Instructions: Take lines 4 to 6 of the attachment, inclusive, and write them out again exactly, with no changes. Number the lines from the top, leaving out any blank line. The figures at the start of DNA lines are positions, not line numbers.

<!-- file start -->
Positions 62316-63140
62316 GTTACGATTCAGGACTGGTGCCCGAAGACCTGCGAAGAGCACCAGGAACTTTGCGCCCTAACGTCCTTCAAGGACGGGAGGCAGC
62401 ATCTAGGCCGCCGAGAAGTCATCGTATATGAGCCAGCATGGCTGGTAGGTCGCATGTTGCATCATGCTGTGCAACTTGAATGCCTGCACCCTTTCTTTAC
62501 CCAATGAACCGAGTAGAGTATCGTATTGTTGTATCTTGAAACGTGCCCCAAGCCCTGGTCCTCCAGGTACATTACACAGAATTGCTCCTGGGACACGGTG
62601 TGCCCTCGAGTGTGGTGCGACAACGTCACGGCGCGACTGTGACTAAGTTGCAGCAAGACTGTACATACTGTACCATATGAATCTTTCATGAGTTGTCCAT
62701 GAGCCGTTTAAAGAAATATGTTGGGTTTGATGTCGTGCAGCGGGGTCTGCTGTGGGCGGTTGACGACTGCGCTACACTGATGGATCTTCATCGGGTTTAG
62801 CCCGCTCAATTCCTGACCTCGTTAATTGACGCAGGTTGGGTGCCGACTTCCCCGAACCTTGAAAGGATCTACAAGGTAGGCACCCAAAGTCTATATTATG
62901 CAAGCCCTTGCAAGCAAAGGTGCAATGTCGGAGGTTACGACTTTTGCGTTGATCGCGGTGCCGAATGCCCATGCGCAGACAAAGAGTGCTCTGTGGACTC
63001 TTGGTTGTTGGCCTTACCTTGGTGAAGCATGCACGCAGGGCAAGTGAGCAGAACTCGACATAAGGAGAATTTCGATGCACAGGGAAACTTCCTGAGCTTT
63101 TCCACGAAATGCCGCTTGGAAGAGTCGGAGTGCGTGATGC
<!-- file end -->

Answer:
62501 CCAATGAACCGAGTAGAGTATCGTATTGTTGTATCTTGAAACGTGCCCCAAGCCCTGGTCCTCCAGGTACATTACACAGAATTGCTCCTGGGACACGGTG
62601 TGCCCTCGAGTGTGGTGCGACAACGTCACGGCGCGACTGTGACTAAGTTGCAGCAAGACTGTACATACTGTACCATATGAATCTTTCATGAGTTGTCCAT
62701 GAGCCGTTTAAAGAAATATGTTGGGTTTGATGTCGTGCAGCGGGGTCTGCTGTGGGCGGTTGACGACTGCGCTACACTGATGGATCTTCATCGGGTTTAG